Comedian Magda Szubanski has broken down as she emotionally plea to Australians who support same sex marriage to vote in the plebiscite.
Ms Szubanksi, who famously came out as ‘gay-gay-gay-gay-gay-gay a little bit not gay-gay-gay-gay’ on national television in 2012, shed tears on Today as she explained she did not want the plebiscite to ruin children’s lives.
‘I barely made it through my childhood and I don’t want it to happen to any of these kids,’ Ms Szubanksi said Tuesday morning.
Comedian Magda Szubanski (pictured) has broken down as she emotionally pled to Australians who support same sex marriage to vote in the plebiscite
Ms Szubanksi (pictured Tuesday morning) said she did not want plebiscite to ruin kid’s lives
The comedian (pictured) famously came out as ‘gay-gay-gay-gay-gay-gay a little bit not gay-gay-gay-gay’ on national television in 2012
‘They [the government] will send our children to war, they will kill our children without consulting us, they won’t protect them.
‘Please, when I think about my childhood and the vilification and the disgust that I was on the receiving end of, all I wanted to do was bring joy and what I gave back was Sharon Strzelecki, sorry, I’m so sorry.’
Ms Szubanksi took the opportunity to encourage the 70 per cent of Australians who support same sex marriage to simply stick a stamp on envelope and send it.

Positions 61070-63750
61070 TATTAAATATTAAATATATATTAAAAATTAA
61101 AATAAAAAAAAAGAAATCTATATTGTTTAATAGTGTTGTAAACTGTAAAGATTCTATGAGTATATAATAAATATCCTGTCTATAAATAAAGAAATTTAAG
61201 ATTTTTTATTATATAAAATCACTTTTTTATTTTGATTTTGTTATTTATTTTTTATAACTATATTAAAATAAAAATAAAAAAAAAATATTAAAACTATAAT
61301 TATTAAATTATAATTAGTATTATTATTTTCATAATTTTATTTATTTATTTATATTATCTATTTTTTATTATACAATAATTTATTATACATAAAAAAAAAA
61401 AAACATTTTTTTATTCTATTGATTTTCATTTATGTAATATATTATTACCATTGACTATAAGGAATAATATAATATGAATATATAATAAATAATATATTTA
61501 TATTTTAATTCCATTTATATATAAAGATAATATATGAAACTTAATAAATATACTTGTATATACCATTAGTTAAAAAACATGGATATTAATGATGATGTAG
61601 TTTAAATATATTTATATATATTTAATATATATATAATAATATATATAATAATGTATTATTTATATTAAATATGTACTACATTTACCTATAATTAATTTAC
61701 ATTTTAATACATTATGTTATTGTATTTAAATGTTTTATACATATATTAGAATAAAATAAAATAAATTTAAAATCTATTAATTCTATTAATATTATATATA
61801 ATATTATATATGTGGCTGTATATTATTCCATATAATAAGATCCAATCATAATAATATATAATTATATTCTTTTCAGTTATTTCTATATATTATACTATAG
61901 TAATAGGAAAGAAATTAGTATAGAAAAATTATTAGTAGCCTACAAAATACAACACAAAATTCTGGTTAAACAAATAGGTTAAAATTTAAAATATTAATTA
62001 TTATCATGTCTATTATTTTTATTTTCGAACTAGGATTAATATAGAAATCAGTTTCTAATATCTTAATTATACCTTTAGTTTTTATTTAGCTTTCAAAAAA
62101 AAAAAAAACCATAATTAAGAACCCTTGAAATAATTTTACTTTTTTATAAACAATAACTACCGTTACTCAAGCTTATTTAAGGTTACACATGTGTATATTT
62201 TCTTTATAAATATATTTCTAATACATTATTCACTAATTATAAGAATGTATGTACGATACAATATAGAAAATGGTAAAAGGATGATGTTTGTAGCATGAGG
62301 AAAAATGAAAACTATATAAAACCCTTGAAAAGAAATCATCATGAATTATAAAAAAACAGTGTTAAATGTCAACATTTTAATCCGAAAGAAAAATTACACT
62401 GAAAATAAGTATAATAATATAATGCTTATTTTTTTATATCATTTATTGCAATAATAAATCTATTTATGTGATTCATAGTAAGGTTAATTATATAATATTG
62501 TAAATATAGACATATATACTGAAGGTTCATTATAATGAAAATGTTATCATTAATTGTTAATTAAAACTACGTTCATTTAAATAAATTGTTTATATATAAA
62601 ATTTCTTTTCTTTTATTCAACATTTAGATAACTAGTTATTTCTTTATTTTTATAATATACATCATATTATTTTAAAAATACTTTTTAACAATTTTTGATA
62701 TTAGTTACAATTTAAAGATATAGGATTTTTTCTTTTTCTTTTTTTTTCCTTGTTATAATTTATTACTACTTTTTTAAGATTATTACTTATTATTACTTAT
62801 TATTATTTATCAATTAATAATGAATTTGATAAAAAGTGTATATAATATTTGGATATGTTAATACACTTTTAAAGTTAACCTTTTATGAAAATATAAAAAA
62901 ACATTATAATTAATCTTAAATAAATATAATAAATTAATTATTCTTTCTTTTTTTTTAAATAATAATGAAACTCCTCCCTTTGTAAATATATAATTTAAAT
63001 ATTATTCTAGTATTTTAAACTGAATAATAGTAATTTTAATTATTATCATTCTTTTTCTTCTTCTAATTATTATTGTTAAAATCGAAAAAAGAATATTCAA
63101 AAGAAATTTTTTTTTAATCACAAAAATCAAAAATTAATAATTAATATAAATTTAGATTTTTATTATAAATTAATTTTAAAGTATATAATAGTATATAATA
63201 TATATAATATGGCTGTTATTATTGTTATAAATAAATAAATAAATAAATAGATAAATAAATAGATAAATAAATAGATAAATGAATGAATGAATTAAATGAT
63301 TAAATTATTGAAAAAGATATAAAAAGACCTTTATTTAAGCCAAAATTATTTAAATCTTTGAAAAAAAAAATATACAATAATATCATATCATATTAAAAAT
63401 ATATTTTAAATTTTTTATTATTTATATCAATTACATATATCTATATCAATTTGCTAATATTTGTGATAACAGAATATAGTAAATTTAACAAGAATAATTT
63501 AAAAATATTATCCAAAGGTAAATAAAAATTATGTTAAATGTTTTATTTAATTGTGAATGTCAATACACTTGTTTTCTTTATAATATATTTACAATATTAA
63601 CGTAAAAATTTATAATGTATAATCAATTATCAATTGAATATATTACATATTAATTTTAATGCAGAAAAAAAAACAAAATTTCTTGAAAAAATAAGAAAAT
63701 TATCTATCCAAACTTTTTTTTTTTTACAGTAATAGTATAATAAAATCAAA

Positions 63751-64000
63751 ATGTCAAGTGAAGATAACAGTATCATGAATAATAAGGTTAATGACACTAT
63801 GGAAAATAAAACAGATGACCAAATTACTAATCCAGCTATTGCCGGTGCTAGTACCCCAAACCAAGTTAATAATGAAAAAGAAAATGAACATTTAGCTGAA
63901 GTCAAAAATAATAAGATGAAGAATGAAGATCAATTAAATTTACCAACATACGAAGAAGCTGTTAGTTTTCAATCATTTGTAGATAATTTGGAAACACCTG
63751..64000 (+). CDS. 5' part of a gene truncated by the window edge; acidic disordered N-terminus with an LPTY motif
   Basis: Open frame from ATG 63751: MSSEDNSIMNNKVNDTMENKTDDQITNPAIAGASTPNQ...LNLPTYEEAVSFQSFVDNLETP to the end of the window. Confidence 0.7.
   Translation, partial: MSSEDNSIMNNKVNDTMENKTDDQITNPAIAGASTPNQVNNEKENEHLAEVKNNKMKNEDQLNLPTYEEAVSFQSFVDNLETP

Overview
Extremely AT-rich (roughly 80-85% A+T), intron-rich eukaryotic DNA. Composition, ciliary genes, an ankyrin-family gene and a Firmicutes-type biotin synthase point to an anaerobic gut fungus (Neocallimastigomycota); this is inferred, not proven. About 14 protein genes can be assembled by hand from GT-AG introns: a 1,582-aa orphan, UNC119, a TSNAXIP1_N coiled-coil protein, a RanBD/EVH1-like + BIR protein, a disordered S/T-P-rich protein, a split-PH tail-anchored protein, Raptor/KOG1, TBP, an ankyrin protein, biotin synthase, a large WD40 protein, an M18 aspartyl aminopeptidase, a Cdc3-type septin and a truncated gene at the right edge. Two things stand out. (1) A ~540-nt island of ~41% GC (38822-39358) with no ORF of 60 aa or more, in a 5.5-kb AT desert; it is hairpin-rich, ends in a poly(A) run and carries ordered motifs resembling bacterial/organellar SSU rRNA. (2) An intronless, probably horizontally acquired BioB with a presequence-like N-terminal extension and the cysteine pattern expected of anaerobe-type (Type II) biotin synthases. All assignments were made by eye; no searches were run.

Previously opening up about wanting to end her life because of her struggles as a homosexual, the comic actor said the LGBTQI community would ‘survive’ the plebiscite because they all had each other’s backs.
‘It’s so unnecessary, so unnecessary, it’s the most unkind thing for no good reason,’ Ms Szubanksi said.
The comic, who has famously graced the screens in titles including Kath and Kim and Australian musical Bran Nue Dae, told hosts Karl Stefanovic and Lisa Wilkinson same sex marriage was a ‘wrong that can be made right so simply’.
‘I barely made it through my childhood and I don’t want it to happen to any of these kids,’ Ms Szubanksi said Tuesday morning
Ms Szubankski said same sex marriage was a ‘wrong that can be made right so simply’
Ms Szubankski shed some light last year on how she felt ‘a slight sadness’ watching younger people in the LGBTQI community could hold hands in public or ‘get married’, wishing she had the same opportunity, The Guardian reported.
The controversial plebiscite reportedly cost Australian tax payers $122 million and enrolling to vote closes on Thursday, August 24.
The voluntary plebiscite will allow Australians to have their say before November 25 on whether they believe same sex marriage should be legal.